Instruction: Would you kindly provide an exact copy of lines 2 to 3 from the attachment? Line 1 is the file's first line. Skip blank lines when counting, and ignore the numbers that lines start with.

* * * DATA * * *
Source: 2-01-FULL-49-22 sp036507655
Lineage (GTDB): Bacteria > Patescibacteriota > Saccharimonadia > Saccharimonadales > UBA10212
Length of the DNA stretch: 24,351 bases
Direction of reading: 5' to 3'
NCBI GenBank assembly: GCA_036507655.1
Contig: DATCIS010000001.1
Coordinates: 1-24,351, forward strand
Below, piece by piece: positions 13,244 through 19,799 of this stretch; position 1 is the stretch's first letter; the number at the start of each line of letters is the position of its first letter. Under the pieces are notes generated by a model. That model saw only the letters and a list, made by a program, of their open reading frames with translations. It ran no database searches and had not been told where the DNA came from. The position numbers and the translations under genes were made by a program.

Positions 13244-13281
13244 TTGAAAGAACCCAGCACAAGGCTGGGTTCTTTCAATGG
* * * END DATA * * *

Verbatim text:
Lineage (GTDB): Bacteria > Patescibacteriota > Saccharimonadia > Saccharimonadales > UBA10212
Length of the DNA stretch: 24,351 bases